Japan’s is well underway on the path to completing its first comprehensive reform of contract law since enactment of the Civil Code in 1896. A driving force has been Takashi Uchida, a prominent participant in Japan’s intense discussions over contract law theory in the early 1990s. He resigned in 2007 as Professor of Civil Law at the University of Tokyo in order to spearhead deliberations within the Legislative Council (hosei shingikai) of the Ministry of Justice (MoJ), now charged with recommending specific reforms.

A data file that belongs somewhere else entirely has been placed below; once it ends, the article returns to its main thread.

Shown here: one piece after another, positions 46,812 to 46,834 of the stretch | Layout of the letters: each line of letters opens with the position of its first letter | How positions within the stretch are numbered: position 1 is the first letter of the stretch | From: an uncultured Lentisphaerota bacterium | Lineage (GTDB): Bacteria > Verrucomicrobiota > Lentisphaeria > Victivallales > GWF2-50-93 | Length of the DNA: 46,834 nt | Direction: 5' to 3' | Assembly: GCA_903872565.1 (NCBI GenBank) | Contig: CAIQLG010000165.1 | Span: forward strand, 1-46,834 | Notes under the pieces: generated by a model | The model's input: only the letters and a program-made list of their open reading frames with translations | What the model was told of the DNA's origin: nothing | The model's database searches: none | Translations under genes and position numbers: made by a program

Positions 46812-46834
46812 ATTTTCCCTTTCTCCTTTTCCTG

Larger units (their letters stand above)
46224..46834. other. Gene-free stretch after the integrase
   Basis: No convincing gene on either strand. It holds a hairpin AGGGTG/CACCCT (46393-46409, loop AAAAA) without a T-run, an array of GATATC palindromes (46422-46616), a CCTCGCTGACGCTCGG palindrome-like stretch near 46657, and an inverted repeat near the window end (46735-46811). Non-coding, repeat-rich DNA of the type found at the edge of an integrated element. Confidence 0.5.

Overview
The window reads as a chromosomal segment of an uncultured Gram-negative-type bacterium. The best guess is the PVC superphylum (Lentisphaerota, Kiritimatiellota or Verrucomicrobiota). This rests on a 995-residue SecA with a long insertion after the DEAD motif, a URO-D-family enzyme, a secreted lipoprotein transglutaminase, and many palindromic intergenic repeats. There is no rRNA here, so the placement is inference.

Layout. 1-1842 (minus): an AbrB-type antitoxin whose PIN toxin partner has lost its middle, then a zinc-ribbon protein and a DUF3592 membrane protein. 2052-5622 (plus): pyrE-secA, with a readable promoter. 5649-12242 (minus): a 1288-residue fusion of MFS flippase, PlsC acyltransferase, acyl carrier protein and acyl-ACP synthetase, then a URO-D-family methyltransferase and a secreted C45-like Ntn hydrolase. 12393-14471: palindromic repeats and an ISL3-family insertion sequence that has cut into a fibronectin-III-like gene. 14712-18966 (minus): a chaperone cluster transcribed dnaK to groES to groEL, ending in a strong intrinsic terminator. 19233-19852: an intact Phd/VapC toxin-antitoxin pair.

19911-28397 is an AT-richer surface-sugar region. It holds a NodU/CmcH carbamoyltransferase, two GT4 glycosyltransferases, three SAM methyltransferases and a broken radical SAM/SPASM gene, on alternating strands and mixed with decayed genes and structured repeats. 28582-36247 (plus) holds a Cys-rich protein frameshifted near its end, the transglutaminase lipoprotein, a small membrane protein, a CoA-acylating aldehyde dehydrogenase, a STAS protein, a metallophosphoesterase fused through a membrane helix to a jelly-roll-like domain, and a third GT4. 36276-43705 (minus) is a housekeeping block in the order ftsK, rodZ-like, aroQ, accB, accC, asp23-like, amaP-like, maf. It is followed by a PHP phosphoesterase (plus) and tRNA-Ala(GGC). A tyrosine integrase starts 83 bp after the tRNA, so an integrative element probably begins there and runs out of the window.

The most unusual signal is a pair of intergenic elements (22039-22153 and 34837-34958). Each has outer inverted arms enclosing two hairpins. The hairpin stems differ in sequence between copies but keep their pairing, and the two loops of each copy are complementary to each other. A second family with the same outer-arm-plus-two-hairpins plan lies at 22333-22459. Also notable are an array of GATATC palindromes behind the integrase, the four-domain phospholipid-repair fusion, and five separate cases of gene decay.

At the Council’s first Working Group meeting on 22 November 2009, one member reportedly suggested that deliberations should proceed “without paying too much attention to ‘the Basic Policy for the Law of Obligation Reform’ (draft proposals by [the] Japanese Civil Code (Law of Obligations) Reform Commission)” because it had been confirmed that the Working Group’s deliberations should start “from zero”. However, the Draft Proposals (DP) published in April 2009 by that semi-private Reform Commission, along with a detailed five-volume commentary written by its members, were clearly intended to frame the subsequent debate in the formal Working Group arena – and have mostly achieved that effect.